In your kitchen, it's important that every surface be washable. During the course of a normal year of cooking, ingredients are spattered in a number of ways. Aerated grease and simmering sauces.
Splashes from stirring too fast and spills from fumbled containers are commonplace - and the more home-chefs, the more likely these messes will happen. This means everything that could be spattered, splashed, or coated in aerated food needs to be washable.
This is why kitchen floors are tile, kitchen cabinets are painted in enamel, and why we install backsplashes behind both the stove and the sink.
But is the kitchen backsplash necessary? If you don't want to add that tiled accent or if want to take out an unflattering backsplash, what are your options?
What is a Backsplash?
Okay, so first let's define what a backsplash is and why you might build one or not. Most countertops come with a "return" about 4-inches high that backs up to the wall.
This is a functional design that stops crumbs and spills from falling down the back of a cabinet into unreachable spaces - a practical solution to be sure. This is the essential backsplash and is pretty darn necessary, all told.
But you're probably thinking of the tile, mosaic, or otherwise semi-decorative panel behind the stove and/or sink. Both serve the same purpose - to protect your wall and prevent spills behind the back of the counter.
So do you need a specific type of backsplash for your kitchen? No. But you do need something that fills that purpose.
What a Backsplash Does for Your Kitchen
Protects the Drywall
Moisture and drywall do not get along, and neither do food residue and paint. The painted drywall of your kitchen - the parts not covered by cabinets and appliances - is still susceptible to moisture and will crumble if soaked regularly. A backsplash is particularly important behind the sink for this reason.
Prevents Down-Wall Drips
It is impossible to clean the wall behind your counter and behind emplaced kitchen appliances. So having a surface that curves up from the cooking surface is essential to prevent problematic crumbs or spills.
More Scrubbable than Paint
Paint on drywall is not always scrubbable. Even washable paint can take damage when cleaning up a serious mess. Backsplashes are designed to both contain mess and to be safely cleaned endless times.
Kitchen Backsplash Alternatives
Of course, not everyone is excited about adding a backsplash to their kitchen design. The good news is that you have options. You may be tearing out an old backsplash, looking for a modern update.
Or you might just not care for backsplashes aesthetically. Let's take a look at backsplash alternatives that fill the functional role but are not a traditional tile accent.
Extremely Protective & Washable Paint
In addition to your countertop lip or return, you don't actually need to install a backsplash item on the wall. If you have sturdy enough paint, it is possible to protect your drywall from splashes or spills with sealed pigment alone. Choose durable, washable, waterproof, and heat-resistant paint.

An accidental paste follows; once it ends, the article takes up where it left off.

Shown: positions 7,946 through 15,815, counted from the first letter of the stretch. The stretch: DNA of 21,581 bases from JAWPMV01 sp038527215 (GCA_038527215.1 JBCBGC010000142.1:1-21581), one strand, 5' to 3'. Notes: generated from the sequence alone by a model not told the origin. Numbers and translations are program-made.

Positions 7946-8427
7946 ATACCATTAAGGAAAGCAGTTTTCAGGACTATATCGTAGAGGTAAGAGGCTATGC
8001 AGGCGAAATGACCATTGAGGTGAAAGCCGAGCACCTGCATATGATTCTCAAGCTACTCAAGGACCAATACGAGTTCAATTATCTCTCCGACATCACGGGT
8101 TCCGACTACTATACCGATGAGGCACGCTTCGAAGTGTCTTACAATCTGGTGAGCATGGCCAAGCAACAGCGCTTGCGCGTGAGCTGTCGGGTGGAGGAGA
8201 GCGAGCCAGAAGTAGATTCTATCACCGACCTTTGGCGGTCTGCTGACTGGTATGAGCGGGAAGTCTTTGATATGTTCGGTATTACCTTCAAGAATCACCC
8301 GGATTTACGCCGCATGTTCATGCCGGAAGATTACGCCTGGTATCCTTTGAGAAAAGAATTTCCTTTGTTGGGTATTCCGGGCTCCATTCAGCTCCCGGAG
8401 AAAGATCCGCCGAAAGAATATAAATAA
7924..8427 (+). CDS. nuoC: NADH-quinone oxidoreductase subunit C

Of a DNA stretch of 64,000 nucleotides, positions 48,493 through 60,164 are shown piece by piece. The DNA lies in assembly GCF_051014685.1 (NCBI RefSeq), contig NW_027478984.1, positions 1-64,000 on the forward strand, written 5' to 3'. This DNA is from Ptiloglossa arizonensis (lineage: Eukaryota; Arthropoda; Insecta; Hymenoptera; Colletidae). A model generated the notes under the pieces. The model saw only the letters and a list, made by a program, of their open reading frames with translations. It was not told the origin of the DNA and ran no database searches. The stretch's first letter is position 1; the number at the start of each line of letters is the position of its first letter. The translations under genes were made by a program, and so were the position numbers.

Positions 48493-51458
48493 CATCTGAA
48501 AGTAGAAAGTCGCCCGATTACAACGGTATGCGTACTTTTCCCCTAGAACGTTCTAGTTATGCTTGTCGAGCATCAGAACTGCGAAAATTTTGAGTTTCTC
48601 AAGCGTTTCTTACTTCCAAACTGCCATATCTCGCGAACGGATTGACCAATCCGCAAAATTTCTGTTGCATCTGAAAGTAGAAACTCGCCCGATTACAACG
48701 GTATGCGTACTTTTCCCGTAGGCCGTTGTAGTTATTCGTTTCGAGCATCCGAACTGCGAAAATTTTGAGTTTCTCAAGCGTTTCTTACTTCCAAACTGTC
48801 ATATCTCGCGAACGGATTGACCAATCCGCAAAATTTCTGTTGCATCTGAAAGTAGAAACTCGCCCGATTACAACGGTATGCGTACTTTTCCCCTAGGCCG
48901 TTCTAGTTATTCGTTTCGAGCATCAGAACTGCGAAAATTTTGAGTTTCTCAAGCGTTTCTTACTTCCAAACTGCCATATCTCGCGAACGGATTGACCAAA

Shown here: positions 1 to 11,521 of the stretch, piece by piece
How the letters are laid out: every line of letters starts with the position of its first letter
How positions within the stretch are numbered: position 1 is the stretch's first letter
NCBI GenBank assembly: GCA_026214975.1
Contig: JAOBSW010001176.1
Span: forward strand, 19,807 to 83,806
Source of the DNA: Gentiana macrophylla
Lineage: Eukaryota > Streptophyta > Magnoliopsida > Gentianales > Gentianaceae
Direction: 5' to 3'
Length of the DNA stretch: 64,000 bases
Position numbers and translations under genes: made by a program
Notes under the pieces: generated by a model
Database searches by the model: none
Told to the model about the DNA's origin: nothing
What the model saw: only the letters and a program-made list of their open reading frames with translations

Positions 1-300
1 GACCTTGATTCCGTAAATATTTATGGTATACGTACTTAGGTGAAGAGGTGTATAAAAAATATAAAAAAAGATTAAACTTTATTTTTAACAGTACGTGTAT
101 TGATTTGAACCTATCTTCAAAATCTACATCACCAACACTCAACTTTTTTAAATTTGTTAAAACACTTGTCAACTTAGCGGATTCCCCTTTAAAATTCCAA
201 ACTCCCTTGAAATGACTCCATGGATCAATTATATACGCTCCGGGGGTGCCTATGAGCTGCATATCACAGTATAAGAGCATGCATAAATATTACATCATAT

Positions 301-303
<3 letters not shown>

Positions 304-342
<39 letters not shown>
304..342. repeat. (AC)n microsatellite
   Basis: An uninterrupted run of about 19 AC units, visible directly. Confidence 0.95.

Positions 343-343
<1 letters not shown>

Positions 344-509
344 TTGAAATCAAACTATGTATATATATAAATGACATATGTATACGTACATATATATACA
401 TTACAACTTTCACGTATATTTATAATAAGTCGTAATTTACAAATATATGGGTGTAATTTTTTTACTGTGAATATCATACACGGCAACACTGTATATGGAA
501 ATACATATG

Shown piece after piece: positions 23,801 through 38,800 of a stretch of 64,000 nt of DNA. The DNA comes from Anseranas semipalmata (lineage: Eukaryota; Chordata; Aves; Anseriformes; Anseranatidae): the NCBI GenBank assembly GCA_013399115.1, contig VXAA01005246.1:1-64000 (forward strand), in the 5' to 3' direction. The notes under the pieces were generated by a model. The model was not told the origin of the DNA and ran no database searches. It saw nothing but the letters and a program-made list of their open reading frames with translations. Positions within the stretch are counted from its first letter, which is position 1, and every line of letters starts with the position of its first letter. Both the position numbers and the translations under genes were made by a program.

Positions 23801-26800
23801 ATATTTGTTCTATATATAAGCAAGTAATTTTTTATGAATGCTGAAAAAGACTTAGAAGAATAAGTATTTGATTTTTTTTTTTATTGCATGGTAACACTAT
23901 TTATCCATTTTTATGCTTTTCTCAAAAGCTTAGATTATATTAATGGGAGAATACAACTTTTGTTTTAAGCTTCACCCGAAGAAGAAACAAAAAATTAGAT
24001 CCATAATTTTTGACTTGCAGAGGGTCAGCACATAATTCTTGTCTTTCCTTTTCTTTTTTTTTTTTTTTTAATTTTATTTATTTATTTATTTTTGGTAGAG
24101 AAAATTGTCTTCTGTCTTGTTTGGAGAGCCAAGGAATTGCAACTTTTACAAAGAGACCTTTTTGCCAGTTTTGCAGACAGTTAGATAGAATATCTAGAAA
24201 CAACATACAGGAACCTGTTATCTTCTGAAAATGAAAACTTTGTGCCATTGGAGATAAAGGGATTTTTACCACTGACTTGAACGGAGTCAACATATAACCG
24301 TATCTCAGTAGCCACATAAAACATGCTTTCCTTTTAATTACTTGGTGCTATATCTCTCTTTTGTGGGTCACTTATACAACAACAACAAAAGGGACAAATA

Cabinetry is coated in enamel for the same reason that backsplashes tend to be made of tile or vinyl - to resist the messy and damp conditions of the kitchen. Enamel and enameled cabinetry can resist the conditions of the kitchen better than paint. By installing enameled surfaces or even using built-in enameled cabinetry as your backsplash, you can skip the traditional backsplash installation.
High Kitchen Wainscoting
Wainscoting is a sheath that goes over the lower half of a wall. It is often used decoratively and topped with a chair-rail. However, if your wainscoting is installed behind the appliances, sink, and kitchen counters and comes up several inches to three feet above the cooking surface - it can be your backsplash instead.
Tiled or Brick Walls
Tiled walls and painted brick can also serve as a backsplash. If you're not thrilled about installing a traditional backsplash, you can use matching tile or bricks to provide the same purpose without having your backsplash space stand out in the room.
Build-in Backsplash Appliances
Finally, you don't need to install a backsplash if the appliance or cabinet provides its own backsplash. For example, a stove that includes a backsplash piece connecting to the hood above does not need a separate backsplash installed.
Is a Backsplash Necessary in the Kitchen?
Functionally, yes. You do need something that prevents spills and protects the framing kitchen drywall from moisture and stains. But you don't need anything that you might call a traditional backsplash.
If you want a beautiful tiled mosaic or vinyl backsplash panel, you can have it! Or you can choose a creative alternative that serves the same purpose.
To consult on your kitchen backsplash design options, contact us today!